Other exhibits include photos, memorabilia, and such of Churchill and the war years.






Also on exhibit was one of the infamous enigma machines.


Winston was as hands-on during the war as those around him would allow as attested to by his bodyguard. Most times, however, Winston ignored their pleas and jumped in feet first. One such occasion was D-Day. He was determined to be at the front and nothing or no one could persuade him otherwise. It is said in total desperation his bodyguard, Tommy, asked the King to intervene. More than anyone Tommy knew Churchill's sense of duty was the only thing that would override his urge to be front and centre. (It worked!)

Letter from King George VI

                                                    May 31, 1944.

My Dear Winston, 
I have been thinking a great deal about our conversation yesterday and I have come to the conclusion that it would not be right for either you or I to be where we planned to be on D day. I don't think I need emphasize what it would mean to me personally, to the whole allied cause if at this juncture a chance bomb, torpedo or even a mine should remove you from the scene: equally a change of Sovereign at this moment would be a serious matter for the country and Empire. We should both I know love to be there, but in all seriousness I would ask you to reconsider your plan."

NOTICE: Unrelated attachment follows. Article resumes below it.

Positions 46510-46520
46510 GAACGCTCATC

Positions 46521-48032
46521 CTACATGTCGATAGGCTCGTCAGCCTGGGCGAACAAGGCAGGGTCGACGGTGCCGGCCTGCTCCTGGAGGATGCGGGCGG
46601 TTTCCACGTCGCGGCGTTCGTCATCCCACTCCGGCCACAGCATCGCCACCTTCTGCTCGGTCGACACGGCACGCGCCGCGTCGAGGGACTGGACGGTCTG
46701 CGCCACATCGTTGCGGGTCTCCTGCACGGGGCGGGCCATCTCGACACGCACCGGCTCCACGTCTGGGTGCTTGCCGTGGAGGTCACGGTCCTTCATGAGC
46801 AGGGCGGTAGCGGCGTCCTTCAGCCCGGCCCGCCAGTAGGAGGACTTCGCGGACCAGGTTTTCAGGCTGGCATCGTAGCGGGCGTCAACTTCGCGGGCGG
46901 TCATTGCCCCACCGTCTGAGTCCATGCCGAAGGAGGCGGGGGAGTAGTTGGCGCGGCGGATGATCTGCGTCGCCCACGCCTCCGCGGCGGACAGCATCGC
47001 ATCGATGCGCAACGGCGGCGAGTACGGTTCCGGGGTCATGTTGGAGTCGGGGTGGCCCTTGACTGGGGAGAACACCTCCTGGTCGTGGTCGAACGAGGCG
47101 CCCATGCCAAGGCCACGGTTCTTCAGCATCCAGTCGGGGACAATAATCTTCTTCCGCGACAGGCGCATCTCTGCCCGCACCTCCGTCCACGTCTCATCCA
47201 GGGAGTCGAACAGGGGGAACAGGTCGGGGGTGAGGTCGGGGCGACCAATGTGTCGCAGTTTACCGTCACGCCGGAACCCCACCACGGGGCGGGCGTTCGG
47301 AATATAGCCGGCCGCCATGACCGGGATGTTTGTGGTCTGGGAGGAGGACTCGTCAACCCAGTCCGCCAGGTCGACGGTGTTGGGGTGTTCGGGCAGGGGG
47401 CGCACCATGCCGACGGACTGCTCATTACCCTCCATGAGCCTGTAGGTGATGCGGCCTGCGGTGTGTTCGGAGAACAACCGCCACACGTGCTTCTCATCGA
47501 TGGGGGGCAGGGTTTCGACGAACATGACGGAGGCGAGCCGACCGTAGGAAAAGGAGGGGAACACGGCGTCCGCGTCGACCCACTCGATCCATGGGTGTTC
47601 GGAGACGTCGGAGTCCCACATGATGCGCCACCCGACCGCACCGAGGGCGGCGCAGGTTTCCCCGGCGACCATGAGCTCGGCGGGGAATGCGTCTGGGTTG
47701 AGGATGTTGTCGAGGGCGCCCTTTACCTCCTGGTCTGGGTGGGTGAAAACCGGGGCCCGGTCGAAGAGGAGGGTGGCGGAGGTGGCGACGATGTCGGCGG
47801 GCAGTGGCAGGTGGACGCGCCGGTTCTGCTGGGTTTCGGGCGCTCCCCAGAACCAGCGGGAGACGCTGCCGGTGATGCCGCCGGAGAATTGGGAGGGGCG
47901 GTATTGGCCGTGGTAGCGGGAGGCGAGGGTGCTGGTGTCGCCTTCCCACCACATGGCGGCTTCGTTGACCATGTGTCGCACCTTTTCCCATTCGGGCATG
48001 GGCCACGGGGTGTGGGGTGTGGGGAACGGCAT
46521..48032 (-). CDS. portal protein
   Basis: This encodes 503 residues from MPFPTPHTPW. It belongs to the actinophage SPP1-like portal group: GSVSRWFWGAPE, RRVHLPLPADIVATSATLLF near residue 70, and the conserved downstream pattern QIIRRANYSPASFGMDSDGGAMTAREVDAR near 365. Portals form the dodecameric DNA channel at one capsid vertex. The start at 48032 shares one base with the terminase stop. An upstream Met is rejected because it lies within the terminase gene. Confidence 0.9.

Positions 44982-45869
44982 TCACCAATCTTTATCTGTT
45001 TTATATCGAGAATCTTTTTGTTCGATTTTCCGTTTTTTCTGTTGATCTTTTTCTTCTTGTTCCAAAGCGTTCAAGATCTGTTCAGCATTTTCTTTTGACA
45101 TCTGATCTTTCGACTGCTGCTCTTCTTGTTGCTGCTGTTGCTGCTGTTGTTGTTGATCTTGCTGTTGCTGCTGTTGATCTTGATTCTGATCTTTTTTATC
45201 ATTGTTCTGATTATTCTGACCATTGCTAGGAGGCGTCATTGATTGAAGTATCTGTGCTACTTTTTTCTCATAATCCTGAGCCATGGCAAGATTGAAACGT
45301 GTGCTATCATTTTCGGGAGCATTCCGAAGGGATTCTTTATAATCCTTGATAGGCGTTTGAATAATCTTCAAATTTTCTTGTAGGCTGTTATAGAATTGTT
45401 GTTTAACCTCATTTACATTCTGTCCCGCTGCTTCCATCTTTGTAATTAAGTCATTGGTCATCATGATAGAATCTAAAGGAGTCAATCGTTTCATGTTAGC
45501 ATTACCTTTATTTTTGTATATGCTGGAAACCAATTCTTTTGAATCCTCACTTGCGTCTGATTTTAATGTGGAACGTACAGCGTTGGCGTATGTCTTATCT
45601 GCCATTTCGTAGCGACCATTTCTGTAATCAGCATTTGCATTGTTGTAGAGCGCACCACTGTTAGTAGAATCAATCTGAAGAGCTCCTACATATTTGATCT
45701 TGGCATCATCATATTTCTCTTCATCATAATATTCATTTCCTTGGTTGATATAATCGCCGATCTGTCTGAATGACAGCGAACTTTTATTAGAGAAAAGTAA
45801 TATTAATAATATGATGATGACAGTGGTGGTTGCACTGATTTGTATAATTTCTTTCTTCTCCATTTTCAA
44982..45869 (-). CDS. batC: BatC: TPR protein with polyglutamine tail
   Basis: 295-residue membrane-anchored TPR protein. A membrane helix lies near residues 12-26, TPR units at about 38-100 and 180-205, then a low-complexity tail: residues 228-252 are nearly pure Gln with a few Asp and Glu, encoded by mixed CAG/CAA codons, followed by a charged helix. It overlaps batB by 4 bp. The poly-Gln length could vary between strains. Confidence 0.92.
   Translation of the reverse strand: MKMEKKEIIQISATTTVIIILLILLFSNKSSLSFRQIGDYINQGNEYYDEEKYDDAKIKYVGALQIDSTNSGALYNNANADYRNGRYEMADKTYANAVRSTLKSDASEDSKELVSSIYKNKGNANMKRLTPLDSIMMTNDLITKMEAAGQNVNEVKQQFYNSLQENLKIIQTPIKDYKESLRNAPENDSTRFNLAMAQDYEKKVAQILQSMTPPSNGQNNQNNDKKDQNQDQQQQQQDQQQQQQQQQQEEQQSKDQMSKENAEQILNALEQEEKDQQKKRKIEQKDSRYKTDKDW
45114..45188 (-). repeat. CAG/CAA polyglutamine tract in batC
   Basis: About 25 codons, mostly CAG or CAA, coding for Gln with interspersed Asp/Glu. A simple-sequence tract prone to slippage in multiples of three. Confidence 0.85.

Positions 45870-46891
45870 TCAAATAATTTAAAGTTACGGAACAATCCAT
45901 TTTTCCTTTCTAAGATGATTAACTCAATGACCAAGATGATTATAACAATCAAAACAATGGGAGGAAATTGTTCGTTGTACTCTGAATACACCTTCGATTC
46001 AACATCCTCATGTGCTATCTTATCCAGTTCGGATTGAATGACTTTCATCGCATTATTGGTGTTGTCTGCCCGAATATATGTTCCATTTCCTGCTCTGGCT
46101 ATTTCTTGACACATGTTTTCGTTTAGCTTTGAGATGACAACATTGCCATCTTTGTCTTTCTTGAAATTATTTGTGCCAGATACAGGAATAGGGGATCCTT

On August 16, 1945 after Japan's surrender the lights in the Map Room were switched off for the first time in six years and Churchill's bunker fell into darkness. Everything from the colour coded telephones to the noiseless typewriters, kitchen utensils, furniture, maps and mountains of notes were left behind. 


In his retirement years he spent time with his family and pets and focused on writing and painting.

"Take that dog away. We cannot both be barking at the same time." 

"When I get to Heaven I mean to spend a considerable portion of my first million years in painting."
"We are all worms. But I do believe I am a glow-worm."